Outgoing Chattanooga Mayor Andy Berke handed the reins to successor Tim Kelly Monday morning, charging him with the continued transformation of the city.
Kelly and the nine members of city council, including three newly elected members, were sworn in at an event at the Tivoli Theatre on Monday morning.
"Cities are dynamic, evolving organisms. They thrive on the energy from innovative, creative residents, and they change and respond to events like pandemics and tornadoes," Berke said during his final speech as mayor. "Chattanooga's story embodies that narrative, more than most.
"Over my lifetime we have maneuvered and reinvented and transformed," he added. "Part of that is welcoming and supporting new leadership. Today, as Mayor Kelly takes the oath and our city council members are sworn in, they become charged with the sacred duty to write the next part of our story. I have every bit of faith that they will do so successfully."
Kelly, in his first speech as mayor, said he will work to improve the city, relying on its people to reach its full potential.
"As we begin a new chapter in our city and gather today to celebrate our future, it's important to take a moment to reflect on how we arrived here. Throughout my campaign, I talked about how Chattanooga is an extraordinary city, not because of our gig or our tourism sector or even our great rivers and mountains, all of which are vital assets to our city," Kelly said. "No, we're truly extraordinary because of our people. For years, Chattanoogans have leaned into the hard work. We join arms and we get involved, and together we have woven that commitment to each other into the character of our city.
"It is, in many ways, what it means to be a Chattanoogan."
Kelly praised former mayors Berke, Ron Littlefield, Jon Kinsey and Bob Corker, who were in attendance, as well as civil rights leaders and others who he says have exhibited a spirit of action in Chattanooga.
"Chattanooga is all these things, it's shaped by all of us. And I believe we have the capacity to be the best city in America, if we do rise to meet the moment with the 'fierce urgency of now,'" he said, citing the Rev. Martin Luther King Jr. "Those that know me best know that I have, shall we say, a bias toward action. While at times that trait can be difficult, especially for those around me, I think it will serve the people of Chattanooga very well over the next four years."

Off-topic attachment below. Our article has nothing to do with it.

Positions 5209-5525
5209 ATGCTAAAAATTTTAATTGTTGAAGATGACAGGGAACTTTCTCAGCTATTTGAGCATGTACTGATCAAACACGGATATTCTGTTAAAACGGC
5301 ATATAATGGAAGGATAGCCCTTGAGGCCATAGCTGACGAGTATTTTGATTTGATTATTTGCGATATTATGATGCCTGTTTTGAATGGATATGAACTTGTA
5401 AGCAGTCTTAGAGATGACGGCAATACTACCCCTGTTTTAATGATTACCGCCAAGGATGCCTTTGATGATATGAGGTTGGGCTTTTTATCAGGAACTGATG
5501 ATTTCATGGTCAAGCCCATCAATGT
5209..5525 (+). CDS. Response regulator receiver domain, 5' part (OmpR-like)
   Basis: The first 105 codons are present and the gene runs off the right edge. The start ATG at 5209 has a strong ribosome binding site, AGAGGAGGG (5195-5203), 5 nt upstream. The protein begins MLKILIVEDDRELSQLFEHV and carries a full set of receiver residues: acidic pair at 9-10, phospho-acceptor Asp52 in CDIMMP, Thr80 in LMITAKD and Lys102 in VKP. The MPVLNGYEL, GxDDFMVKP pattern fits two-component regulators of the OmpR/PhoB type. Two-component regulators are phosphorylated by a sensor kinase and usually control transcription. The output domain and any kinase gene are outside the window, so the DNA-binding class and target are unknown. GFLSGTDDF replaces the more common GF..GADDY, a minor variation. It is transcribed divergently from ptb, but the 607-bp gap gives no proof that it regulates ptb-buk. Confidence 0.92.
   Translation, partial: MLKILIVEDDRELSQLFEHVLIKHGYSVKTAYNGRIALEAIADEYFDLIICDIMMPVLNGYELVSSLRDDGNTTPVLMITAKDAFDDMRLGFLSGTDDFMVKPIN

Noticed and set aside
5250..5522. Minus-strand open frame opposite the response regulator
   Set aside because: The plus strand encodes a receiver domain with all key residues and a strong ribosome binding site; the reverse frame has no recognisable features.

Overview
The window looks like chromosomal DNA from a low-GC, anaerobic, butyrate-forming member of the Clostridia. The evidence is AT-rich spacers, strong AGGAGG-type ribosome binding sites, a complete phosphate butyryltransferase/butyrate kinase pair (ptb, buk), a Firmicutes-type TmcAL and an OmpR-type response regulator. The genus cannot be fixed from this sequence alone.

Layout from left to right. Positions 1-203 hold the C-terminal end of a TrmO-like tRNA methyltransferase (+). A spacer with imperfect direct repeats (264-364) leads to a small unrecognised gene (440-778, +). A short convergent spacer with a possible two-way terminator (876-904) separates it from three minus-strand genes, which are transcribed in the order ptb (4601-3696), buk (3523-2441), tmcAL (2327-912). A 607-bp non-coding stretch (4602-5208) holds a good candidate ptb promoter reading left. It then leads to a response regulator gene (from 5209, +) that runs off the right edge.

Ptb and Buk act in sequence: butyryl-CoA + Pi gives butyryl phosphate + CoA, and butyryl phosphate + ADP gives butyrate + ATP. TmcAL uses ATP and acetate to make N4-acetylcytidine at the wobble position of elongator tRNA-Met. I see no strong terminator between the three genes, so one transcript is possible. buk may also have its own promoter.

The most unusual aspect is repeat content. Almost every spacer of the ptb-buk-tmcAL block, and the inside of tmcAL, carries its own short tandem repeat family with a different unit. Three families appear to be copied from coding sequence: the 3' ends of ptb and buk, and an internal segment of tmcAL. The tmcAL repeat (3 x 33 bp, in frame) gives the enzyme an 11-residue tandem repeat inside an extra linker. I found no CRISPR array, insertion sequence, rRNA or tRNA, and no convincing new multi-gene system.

Kelly promised to pave roads, continue Berke's work toward expanding early childhood education, fight inequities in the city and do his "level best" as mayor.
"Together, we will build a better economy than the one we left behind before this pandemic began, one that includes all of our neighbors, regardless of their ZIP code. We will secure the future of our children by investing in thousands more early learning and pre-K seats over my term. And under my leadership Chattanooga will get back to basics," he said. "Our city services will be responsive, cost-effective and we will clearly communicate how, when and where things are going to get fixed. To put it simply, we're going to fill a lot of potholes and a lot of roads, striving to make this a more enjoyable and efficient city for all of its residents."
District 1 Councilman and Council Chairman Chip Henderson, District 2 Councilwoman Jenny Hill, District 3 Councilman Ken Smith, District 4 Councilman Darrin Ledford, District 5 Councilman Isiah Hester, District 6 Councilwoman Carol Berz, District 7 Councilwoman Raquetta Dotley, District 8 Councilman Anthony Byrd and District 9 Councilwoman Demetrus Coonrod were all sworn in as well, in front of a limited group of elected officials and family members.
The mayor and council members have all been elected to serve four-year terms.
Contact Sarah Grace Taylor at firstname.lastname@example.org or 423-757-6416. Follow her on Twitter @_sarahgtaylor.